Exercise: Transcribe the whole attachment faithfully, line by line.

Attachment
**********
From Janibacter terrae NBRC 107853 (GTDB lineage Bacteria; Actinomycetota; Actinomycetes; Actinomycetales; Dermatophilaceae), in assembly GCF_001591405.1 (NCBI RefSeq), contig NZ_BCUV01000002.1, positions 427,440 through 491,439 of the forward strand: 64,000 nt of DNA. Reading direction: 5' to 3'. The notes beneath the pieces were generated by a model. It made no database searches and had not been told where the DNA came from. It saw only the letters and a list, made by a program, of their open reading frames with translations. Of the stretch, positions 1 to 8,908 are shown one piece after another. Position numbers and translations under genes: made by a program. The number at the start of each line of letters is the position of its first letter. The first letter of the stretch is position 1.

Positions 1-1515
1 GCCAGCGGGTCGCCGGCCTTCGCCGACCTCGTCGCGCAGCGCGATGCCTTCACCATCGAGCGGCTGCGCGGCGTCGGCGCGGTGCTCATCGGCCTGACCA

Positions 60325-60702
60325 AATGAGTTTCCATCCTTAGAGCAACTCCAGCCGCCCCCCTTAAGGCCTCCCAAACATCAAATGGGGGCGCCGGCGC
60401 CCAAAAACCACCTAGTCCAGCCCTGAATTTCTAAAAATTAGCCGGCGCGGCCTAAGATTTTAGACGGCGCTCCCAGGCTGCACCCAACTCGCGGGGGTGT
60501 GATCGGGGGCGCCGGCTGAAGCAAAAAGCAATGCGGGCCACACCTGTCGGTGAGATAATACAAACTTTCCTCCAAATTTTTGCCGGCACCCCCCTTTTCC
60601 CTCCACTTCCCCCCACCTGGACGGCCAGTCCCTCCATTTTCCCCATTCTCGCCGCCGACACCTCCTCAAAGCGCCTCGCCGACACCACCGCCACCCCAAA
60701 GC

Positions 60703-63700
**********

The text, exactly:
From Janibacter terrae NBRC 107853 (GTDB lineage Bacteria; Actinomycetota; Actinomycetes; Actinomycetales; Dermatophilaceae), in assembly GCF_001591405.1 (NCBI RefSeq), contig NZ_BCUV01000002.1, positions 427,440 through 491,439 of the forward strand: 64,000 nt of DNA. Reading direction: 5' to 3'. The notes beneath the pieces were generated by a model. It made no database searches and had not been told where the DNA came from. It saw only the letters and a list, made by a program, of their open reading frames with translations. Of the stretch, positions 1 to 8,908 are shown one piece after another. Position numbers and translations under genes: made by a program. The number at the start of each line of letters is the position of its first letter. The first letter of the stretch is position 1.

Positions 1-1515
1 GCCAGCGGGTCGCCGGCCTTCGCCGACCTCGTCGCGCAGCGCGATGCCTTCACCATCGAGCGGCTGCGCGGCGTCGGCGCGGTGCTCATCGGCCTGACCA

Positions 60325-60702
60325 AATGAGTTTCCATCCTTAGAGCAACTCCAGCCGCCCCCCTTAAGGCCTCCCAAACATCAAATGGGGGCGCCGGCGC
60401 CCAAAAACCACCTAGTCCAGCCCTGAATTTCTAAAAATTAGCCGGCGCGGCCTAAGATTTTAGACGGCGCTCCCAGGCTGCACCCAACTCGCGGGGGTGT
60501 GATCGGGGGCGCCGGCTGAAGCAAAAAGCAATGCGGGCCACACCTGTCGGTGAGATAATACAAACTTTCCTCCAAATTTTTGCCGGCACCCCCCTTTTCC
60601 CTCCACTTCCCCCCACCTGGACGGCCAGTCCCTCCATTTTCCCCATTCTCGCCGCCGACACCTCCTCAAAGCGCCTCGCCGACACCACCGCCACCCCAAA
60701 GC

Positions 60703-63700